My Canada includes rights of Indigenous Peoples.
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Thursday, October 16, 2008

Six Nations, Caledonia: Charges dropped against four native protesters
October 16, 2008 Paul Legall The Hamilton Spectator CAYUGA (Oct 16, 2008)

The Crown has dropped criminal charges against four native protesters arrested by a heavily armed OPP tactical squad at the controversial Stirling Woods survey in Caledonia last year.

The operation involved about 50 officers in riot gear, including shields and batons, who marched into the partially constructed residential subdivision in September 2007 to remove a small pocket of native activists occupying the site.

The massive sweep came about a week after 52-year-old Sam Gualtieri was attacked and beaten by intruders inside a house he was building as a wedding gift for his daughter. He suffered severe head and facial injuries and has since launched a suit against the Ontario Provincial Police, alleging they didn't protect him against the protesters.

In a surprise move yesterday, assistant Crown attorney Mitchell Hoffman announced he wouldn't be proceeding against Skyler Williams, 25, who was charged with mischief and resisting arrest, or against Stephen Powless, 43, June Jamieson-Maracle, 42, and Francine Doxtator, 48, who were all charged with mischief.

Hoffman also told Ontario Justice Joe Nadel he wouldn't be prosecuting an 18-year-old woman, who was also charged with mischief and will appear in Cayuga court Oct. 23.

He said he will be proceeding with charges against the four remaining Stirling Woods defendants, however, when the trial starts late this year or early next.

They include: Ronald Cook, 31,of Akwasasne, N.Y., for mischief and possession of a prohibited weapon; Gregory Powless, 19, of Ohsweken for mischief; and Sheranne MacNaughton, 25, of Hagersville and Teresa Jamieson, 42, of Ohsweken, who both face charges of mischief and assaulting police to resist arrest.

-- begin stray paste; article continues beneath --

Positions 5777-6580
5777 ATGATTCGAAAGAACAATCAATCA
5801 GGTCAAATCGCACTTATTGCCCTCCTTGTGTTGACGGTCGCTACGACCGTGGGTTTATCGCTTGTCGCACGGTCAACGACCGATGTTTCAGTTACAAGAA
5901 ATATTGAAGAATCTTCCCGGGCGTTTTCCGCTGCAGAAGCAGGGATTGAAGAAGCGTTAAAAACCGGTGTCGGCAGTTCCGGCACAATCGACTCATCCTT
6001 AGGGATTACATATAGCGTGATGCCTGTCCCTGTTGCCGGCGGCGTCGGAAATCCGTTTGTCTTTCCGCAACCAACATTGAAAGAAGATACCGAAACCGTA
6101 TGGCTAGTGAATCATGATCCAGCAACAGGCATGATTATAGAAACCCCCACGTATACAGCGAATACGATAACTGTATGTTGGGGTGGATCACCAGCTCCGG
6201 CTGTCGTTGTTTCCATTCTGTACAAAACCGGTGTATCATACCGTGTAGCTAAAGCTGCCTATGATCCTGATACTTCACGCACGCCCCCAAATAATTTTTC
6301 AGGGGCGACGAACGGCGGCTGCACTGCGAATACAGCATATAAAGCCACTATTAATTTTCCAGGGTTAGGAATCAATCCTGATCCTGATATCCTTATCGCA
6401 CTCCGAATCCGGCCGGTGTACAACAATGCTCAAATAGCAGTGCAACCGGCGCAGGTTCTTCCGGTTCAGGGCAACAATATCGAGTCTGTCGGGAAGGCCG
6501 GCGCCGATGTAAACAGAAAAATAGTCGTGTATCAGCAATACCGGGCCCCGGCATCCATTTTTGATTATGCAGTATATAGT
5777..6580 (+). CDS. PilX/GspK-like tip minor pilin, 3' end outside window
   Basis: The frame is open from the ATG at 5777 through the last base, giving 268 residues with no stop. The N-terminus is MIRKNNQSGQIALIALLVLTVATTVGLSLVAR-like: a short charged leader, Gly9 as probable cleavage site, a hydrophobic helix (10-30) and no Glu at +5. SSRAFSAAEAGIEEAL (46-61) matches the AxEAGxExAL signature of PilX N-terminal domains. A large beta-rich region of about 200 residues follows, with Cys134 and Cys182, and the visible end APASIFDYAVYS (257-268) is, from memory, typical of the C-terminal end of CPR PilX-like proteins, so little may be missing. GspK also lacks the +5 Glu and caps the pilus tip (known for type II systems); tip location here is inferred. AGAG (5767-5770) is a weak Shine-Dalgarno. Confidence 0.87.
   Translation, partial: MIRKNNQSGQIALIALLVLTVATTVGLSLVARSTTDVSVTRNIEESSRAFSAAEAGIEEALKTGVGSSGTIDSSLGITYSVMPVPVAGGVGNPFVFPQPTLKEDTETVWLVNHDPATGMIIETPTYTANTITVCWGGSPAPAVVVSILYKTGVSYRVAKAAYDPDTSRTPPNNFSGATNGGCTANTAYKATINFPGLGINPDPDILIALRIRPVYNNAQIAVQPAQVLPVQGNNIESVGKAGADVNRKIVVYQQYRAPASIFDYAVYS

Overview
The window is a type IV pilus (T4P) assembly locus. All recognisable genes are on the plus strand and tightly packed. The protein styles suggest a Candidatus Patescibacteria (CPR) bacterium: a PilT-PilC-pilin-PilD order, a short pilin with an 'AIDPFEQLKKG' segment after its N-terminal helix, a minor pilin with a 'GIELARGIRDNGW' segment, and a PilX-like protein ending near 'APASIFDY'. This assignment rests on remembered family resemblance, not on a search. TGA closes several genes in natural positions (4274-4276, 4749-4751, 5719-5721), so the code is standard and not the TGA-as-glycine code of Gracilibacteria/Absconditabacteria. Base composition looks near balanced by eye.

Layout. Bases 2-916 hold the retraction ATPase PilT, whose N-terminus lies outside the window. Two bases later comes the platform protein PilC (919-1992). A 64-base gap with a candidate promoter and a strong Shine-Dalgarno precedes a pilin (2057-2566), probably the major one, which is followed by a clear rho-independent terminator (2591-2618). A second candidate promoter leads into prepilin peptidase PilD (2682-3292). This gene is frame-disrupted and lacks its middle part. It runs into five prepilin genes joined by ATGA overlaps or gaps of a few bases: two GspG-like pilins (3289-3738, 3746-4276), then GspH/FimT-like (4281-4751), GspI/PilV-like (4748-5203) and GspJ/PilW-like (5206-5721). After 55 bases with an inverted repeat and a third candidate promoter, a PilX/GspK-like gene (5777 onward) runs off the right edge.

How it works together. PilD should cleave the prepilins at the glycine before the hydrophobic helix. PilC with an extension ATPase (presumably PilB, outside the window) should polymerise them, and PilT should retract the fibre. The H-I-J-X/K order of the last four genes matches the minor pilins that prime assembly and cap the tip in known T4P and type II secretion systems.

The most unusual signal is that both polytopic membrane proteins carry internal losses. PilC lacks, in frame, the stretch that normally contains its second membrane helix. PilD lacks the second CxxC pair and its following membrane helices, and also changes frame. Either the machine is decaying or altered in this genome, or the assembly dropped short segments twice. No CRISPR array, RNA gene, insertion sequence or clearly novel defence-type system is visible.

The defendants are all out on bail awaiting their trial.

Defence lawyer Sarah Dover, who at one time represented all nine Stirling Woods defendants, said her clients are anxious to have the matter heard in court as quickly as possible.

She told Nadel she intends to bring a pre-trial application to have the charges dropped against her two remaining clients, Powless and MacNaughton, on the basis that the OPP used "excessive force" in arresting them and the mischief charges couldn't be proven. She also indicated she may argue charges should be thrown out because of the undue delay in bringing the case to trial.

Nadel adjourned the case until Nov. 5 when the lawyers and judge will try to come up with a suitable date for the trial, which is expected to last about four weeks.

Last month, Hoffman also withdrew charges against 19-year-old Byron Powless. He was one of three people charged in connection with the attack on Sam Gualtieri, his nephew Dominic and another man during the confrontation at Gualtieri's partially built house Sept. 13, 2007.

After hearing the evidence of a key Crown witness at the preliminary hearing, Hoffman told the judge he was dropping the charges against Powless because there was no reasonable prospect of convicting him.


Skylar Williams should be prosecuting OPP for the excessive tasering. Photo evidence shows that he and others had withdrawn from the Stirling Woods property when ordered to by OPP. However, OPP officers reached across the property line and then stepped across the property line to drag him and others back onto the Stirling Woods property. He did not resist arrest, but they tasered him SIX TIMES anyway, just to get their sicko 'jollies'. In jail, Skylar was subjected to violent threats from jail guards. Dropping the charges is some justice. Arresting the police officers and the jail guards would be better justice.

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My Canada includes rights of Indigenous Peoples.

Two Row Wampum Treaty

Two Row Wampum Treaty
"It is said that, each nation shall stay in their own vessels, and travel the river side by side. Further, it is said, that neither nation will try to steer the vessel of the other." This is a treaty among Indigenous Nations, and with Canada. This is the true nature of our relationships with Indigenous Nations of 'Kanata'.